A new federal accounting rule requires most state and local government entities, including school boards, to disclose the costs of corporate tax abatements. Thanks to the new rule by the Government Accounting Standards Board, researchers are able to gain fresh insight into how much funding local school systems lose to business subsidies each year. The numbers for Louisiana are stark. According to a new report by Good Jobs First, Louisiana stands out for the amount of money that it takes from students to give to corporations:
Although we find very uneven compliance, it is already evident from the first year of the new disclosure data that some school districts are losing millions of dollars per year. That revenue could be used to hire back more teachers, reduce class size, restore student-support services and elective programs, and bring educators’ pay in line with similarly-educated professionals. With K-12 funding still lagging pre-recession levels in many states, tax abatements merit close scrutiny lest they undermine the skills of America’s future workforce. Three of the five most-affected school districts are in Louisiana parishes. Together, they were shortchanged more than $158 million—more than $2,500 for each enrolled student.
The report estimates that Louisiana lost $268 million in school funding due to subsidies, most of it through property tax exemptions granted to manufacturers. That’s enough money to hire 5,365 teachers at an average salary of $50,000 per year. Because significant gaps remain in the data available through these reports, the figures presented by Good Jobs First represent the minimum amount of school funding lost. In 2016, the most recent year for which data is available, Louisiana public schools spent $11,038 per student. 87.8 percent of Louisiana’s educational funding comes from state and local sources, with the remainder granted by the federal government.
Objective revenue estimates get political
For three decades, the Revenue Estimating Conference (REC) has furnished the state Legislature with non-partisan projections of how much tax revenue that Louisiana can expect to collect over the coming year, which is used to guide state spending. The process was established as a way to insulate the state budget process from politics to the greatest extent possible, driven by the understanding that nonpartisan state economists are better positioned than the politicians who write and approve the budget to evaluate the state’s economic situation. At the most recent REC meeting, however, Rep. Cameron Henry, standing in for an absent House Speaker Taylor Barras, tossed a wrench into the REC’s works, objecting to the economists’ projections and imperiling expenditures for a variety of state projects. Writing in The Advocate, retired children’s activist Sandra Adams called out Henry for injecting politics into a process that’s intended to shield budget process from political whims:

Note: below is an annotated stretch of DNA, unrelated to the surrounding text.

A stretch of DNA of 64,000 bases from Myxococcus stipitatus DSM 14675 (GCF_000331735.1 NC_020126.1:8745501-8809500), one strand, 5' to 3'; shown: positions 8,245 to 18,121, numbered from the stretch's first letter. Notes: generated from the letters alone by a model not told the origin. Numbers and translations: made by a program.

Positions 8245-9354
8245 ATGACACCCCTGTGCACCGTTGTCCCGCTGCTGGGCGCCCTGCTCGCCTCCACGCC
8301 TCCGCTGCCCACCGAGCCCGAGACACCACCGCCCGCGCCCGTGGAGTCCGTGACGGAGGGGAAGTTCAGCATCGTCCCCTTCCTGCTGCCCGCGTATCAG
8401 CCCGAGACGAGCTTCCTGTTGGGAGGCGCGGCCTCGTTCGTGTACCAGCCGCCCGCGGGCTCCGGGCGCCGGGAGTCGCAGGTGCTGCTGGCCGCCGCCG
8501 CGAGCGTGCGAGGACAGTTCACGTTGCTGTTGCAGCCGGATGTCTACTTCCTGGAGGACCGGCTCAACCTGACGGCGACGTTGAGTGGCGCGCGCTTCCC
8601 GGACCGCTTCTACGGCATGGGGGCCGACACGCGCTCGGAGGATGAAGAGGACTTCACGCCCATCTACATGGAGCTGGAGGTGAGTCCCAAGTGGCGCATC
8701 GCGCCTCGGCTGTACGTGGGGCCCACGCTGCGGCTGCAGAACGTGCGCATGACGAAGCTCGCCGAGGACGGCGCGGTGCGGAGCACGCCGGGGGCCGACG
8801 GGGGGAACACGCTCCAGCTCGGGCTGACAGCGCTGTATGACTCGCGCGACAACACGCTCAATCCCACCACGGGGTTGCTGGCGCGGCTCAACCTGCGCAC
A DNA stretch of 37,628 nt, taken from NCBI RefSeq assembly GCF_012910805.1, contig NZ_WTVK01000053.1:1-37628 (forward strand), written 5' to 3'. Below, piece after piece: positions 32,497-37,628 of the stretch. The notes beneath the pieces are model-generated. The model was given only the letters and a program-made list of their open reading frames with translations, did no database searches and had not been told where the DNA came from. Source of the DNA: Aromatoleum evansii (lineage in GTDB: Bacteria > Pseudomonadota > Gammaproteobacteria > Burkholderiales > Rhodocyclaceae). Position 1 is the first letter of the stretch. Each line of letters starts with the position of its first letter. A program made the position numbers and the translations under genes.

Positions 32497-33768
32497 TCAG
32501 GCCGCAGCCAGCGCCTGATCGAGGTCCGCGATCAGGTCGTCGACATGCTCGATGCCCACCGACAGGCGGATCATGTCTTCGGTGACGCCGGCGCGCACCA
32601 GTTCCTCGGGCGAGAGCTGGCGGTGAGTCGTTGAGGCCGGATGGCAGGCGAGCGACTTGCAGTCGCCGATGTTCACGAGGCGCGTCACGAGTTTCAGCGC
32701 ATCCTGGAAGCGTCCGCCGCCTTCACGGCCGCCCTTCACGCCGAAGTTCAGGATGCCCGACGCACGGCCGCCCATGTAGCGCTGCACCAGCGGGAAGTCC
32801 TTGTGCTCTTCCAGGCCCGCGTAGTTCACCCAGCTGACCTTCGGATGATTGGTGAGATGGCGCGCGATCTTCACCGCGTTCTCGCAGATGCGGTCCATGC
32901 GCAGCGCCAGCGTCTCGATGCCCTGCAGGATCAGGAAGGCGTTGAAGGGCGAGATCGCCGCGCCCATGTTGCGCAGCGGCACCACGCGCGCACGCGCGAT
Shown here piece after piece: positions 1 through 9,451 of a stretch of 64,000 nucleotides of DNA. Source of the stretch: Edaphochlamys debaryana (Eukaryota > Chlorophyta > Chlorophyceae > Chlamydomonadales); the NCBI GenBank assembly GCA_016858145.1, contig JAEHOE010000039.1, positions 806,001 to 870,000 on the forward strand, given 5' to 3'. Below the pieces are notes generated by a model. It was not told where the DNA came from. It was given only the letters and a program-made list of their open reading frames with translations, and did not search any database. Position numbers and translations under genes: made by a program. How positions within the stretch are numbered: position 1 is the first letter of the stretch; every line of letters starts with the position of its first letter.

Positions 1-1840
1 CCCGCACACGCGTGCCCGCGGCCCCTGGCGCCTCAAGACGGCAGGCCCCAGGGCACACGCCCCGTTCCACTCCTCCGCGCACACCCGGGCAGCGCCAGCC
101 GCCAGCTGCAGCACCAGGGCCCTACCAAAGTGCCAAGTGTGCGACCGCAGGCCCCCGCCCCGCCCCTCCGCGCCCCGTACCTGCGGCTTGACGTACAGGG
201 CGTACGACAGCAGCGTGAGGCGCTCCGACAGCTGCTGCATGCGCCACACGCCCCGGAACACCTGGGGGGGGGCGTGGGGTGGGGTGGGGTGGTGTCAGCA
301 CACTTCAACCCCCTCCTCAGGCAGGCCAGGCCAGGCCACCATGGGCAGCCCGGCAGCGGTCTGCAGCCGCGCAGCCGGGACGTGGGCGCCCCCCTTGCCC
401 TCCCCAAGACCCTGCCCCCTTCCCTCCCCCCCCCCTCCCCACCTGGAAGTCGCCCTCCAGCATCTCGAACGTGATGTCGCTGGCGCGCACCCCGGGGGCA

During the 2018 Legislative session, the Legislature voted to place certain items in the budget bill subject to recognition of additional revenue and approval of the Joint Committee on the Budget. The law that created the Revenue Estimating process requires it to review and revise, as necessary, the revenue estimate for the state by the end of December each year. Chairman Henry’s no vote on the new estimate means that critical needs of the state for which revenue is actually available cannot be met. The list is too long for me to detail in this letter. If Chairman Henry opposes one or more of the items, he could legally discuss them and ask the Joint Budget Committee to defer action on them. Surely he does not oppose everything on the list. The Conference is to meet again on Dec. 10. Louisiana would be well served if Scrooge Barras attends and votes on the revenue matter. There will be opportunities later for Grinch Henry to address items that members of Joint Budget may choose not to fund.
Bringing Medicaid out of the DOS-age
Until very recently, Louisiana’s Medicaid program was managed through a computer interface that bore more similarity to the systems in 1980s movies than to the device you’re reading the Dime on today. This month, however, the state rolled out a modern Medicaid enrollment and case management system that should provide more efficiency and better service for the approximately 1.6 million Louisianans enrolled in the program. The Advocate’s Elizabeth Crisp explains the changes: